Frozen Vegetable Stir-Fry

4.86 from 7 votes

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There are a few easy rules to follow when making a healthy frozen vegetable stir-fry that guarantee you won’t end up with soggy veggies. And you have so many options for different vegetable combinations!

Frozen Vegetable Stir-Fry

Produce is where I spend the most time at the grocery. Fresh fruit and veggies always make up at least half of my list.

But as of a week ago or so, things are different.

Like most of us right now, I am doing my best to stay home.

That means I can’t just pop in and buy ingredients whenever.

I am actually trying to go at least 10 days without venturing out to the grocery. That’s tough for me.

Stir-Fry with Frozen Vegetables

My leafy greens are starting to dwindle. Soon I’m going to have to resort to my precious stash of frozen vegetables.

In my initial panic shopping trip, the frozen fruits and veggies were very picked over with bare shelves and not a lot of choices.

I grabbed a couple bags of whatever I could, figuring I would throw them in with a vegetable soup made from canned tomatoes.

The problem with frozen vegetables is that they tend to turn out soggy, so they are better included in soups and sauces.

Easy frozen vegetable stir-fry

Staying at home puts more pressure on mealtime. I know I can’t be the only one who’s craving variety using a limited amount of the same ingredients.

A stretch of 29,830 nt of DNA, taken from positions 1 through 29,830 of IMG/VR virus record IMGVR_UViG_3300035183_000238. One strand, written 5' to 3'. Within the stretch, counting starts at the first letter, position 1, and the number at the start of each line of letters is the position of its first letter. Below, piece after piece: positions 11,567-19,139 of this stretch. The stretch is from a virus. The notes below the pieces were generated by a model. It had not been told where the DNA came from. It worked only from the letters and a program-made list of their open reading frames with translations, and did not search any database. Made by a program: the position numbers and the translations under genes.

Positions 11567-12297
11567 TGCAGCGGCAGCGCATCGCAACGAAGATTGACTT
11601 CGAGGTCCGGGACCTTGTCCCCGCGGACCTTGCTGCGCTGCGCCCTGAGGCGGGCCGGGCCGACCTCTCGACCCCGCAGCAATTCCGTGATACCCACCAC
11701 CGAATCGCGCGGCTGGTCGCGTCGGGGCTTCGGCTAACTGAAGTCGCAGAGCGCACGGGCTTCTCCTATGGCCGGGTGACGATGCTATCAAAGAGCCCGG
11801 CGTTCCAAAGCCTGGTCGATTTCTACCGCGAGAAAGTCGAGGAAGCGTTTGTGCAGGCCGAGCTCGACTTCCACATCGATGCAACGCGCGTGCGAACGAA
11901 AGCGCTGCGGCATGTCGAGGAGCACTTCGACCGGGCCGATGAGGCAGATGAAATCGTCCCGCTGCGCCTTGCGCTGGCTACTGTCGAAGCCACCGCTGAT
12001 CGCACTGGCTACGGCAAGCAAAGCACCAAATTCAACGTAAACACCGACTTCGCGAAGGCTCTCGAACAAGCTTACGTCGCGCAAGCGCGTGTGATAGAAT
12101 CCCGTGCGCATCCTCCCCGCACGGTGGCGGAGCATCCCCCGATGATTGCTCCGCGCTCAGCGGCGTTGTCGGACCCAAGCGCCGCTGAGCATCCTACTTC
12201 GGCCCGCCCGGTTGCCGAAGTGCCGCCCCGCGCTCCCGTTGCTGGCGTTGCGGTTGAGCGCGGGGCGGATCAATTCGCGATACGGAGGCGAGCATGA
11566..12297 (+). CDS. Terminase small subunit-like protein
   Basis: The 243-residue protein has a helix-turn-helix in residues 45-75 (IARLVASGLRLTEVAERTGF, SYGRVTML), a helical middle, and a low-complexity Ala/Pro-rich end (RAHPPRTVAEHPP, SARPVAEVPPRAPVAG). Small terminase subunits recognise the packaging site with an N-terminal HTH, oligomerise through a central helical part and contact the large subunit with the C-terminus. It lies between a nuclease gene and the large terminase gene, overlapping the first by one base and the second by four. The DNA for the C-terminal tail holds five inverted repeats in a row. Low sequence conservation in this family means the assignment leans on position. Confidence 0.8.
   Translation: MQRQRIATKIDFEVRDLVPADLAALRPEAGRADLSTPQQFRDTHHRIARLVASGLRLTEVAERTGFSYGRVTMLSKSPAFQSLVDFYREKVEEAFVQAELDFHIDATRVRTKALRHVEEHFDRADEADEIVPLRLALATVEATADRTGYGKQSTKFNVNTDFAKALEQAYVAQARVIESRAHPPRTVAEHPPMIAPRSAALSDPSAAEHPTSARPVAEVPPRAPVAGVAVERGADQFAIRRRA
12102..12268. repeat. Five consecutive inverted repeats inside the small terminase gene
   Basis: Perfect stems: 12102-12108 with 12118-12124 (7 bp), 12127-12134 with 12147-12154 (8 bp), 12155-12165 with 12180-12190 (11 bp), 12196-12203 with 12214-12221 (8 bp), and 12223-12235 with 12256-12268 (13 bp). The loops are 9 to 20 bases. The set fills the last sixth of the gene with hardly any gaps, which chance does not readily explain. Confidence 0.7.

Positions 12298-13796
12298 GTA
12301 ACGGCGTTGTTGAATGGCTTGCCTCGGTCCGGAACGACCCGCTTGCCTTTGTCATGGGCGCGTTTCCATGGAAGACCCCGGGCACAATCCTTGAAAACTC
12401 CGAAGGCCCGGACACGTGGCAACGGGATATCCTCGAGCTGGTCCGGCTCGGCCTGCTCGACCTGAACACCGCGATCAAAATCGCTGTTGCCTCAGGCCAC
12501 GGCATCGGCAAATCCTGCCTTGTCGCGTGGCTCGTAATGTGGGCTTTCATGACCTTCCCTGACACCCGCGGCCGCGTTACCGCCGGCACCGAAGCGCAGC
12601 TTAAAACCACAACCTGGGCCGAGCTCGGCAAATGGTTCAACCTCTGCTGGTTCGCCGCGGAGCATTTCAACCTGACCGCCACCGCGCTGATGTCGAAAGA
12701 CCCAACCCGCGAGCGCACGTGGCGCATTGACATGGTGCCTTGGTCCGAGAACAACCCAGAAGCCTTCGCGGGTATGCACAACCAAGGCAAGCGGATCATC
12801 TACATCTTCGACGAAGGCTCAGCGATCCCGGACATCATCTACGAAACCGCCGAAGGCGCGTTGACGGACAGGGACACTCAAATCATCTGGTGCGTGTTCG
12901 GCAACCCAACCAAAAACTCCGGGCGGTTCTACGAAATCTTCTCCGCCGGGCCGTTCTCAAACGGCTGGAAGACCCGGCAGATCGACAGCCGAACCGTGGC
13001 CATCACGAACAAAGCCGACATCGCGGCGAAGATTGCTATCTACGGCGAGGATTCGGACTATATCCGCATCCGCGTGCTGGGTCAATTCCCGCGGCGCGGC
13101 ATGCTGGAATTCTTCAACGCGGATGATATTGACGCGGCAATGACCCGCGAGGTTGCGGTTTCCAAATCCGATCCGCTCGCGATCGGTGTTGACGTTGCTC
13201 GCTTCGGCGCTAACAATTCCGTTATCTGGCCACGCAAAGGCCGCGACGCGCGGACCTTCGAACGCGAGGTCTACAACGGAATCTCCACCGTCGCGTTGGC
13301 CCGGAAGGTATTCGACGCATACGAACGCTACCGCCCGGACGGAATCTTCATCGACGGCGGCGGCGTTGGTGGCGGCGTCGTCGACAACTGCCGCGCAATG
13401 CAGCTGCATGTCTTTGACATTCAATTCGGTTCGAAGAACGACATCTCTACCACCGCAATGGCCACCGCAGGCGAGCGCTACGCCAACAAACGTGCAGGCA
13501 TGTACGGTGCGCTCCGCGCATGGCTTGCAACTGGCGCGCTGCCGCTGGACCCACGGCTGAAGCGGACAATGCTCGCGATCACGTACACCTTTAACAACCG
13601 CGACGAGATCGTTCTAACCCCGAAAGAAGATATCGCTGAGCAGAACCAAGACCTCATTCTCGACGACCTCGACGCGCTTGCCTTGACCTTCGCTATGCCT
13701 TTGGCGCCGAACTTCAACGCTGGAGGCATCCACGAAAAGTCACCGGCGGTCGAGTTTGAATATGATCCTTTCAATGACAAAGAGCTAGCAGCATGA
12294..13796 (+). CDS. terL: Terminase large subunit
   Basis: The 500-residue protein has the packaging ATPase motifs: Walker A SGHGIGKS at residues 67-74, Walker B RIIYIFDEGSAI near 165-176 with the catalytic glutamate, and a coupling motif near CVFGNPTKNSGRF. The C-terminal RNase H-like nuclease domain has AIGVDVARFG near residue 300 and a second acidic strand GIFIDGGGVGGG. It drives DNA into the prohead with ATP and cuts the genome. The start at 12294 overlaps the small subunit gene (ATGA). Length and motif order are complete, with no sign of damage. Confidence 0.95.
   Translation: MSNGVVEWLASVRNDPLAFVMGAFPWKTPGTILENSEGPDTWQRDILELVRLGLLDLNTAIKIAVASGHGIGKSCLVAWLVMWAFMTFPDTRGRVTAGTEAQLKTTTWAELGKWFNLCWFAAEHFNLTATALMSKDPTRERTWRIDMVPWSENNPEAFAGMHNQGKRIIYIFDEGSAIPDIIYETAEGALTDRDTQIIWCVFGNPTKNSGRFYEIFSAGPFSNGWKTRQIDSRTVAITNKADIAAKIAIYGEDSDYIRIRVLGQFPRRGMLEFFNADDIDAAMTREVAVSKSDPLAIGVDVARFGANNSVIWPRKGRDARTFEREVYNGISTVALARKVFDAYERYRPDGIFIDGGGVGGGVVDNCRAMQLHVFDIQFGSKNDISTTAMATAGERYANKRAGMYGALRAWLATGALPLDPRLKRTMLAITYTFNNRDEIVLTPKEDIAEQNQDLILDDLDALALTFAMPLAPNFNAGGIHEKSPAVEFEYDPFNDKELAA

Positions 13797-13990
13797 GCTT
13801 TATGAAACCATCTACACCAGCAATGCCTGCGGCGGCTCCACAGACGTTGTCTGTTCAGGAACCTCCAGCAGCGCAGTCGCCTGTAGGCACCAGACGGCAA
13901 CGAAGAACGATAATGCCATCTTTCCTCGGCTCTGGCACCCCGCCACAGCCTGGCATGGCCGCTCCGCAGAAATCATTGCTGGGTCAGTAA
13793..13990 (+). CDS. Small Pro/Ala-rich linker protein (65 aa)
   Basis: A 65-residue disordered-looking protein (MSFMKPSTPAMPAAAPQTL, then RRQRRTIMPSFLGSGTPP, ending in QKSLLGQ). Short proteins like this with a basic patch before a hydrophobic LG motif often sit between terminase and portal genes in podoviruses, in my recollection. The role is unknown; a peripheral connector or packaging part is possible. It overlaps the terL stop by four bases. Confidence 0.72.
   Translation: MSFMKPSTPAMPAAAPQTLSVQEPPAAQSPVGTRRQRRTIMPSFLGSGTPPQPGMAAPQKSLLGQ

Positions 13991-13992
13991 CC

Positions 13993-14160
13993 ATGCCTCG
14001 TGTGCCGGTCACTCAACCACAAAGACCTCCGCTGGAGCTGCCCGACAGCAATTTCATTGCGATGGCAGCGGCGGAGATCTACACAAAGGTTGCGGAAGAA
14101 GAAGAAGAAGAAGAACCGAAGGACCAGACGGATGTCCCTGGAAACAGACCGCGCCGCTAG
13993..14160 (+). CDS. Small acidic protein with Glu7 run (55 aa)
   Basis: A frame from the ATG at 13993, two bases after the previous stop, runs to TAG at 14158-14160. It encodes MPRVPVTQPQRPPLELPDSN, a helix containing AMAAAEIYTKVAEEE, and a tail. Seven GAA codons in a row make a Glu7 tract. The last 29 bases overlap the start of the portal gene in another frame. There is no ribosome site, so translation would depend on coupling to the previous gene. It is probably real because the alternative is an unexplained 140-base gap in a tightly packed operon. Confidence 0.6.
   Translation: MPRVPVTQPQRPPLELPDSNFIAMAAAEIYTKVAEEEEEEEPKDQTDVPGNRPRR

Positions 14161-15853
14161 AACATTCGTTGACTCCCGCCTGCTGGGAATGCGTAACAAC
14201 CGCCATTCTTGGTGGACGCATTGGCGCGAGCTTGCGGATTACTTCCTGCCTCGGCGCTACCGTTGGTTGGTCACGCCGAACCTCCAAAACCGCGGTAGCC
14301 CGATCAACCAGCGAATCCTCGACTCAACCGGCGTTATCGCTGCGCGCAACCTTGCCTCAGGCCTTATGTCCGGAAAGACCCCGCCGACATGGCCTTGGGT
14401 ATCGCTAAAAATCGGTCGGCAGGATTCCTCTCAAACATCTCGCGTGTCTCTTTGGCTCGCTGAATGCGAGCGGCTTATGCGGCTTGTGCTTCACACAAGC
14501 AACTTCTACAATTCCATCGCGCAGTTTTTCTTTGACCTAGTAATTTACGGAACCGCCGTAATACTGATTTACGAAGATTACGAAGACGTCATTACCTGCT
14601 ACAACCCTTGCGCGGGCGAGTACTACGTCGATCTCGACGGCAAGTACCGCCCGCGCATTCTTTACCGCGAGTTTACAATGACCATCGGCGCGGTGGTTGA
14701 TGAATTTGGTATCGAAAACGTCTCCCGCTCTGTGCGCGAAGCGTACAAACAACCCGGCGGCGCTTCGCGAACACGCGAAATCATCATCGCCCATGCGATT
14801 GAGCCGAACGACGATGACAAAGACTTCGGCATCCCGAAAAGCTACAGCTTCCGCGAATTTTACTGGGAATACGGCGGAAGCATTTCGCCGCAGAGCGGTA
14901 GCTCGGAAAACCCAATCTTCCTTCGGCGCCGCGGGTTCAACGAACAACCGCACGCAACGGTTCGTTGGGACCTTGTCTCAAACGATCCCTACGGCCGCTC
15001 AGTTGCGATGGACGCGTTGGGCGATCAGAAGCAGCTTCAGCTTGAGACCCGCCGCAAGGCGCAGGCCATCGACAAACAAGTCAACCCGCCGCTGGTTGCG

Another way to use frozen vegetables is in rice or noodle stir-fries.

To tackle frozen vegetable stir-fry, I switch up the usual order that I would do for fresh veggies. 

My goal is to limit the time that the frozen vegetables simmer in sauce because I don’t want them to fall apart.

Frozen vegetable stir-fry with rice in a skillet

Rules for Stir-Fry

With stir-fries, there are a few rules that I always follow no matter what:

  • Make sure all your ingredients are ready before your start. Stir-fry doesn’t take long to cook, so you won’t have time to prep as you go.
  • Stir-fry in a very hot skillet or wok. This is true with all stir-fries, but it’s even more important when you are using frozen vegetables.
  • Cook your rice the day before and store it in the fridge. This allows the rice time to dry out a bit. Freshly cooked rice will be mushy.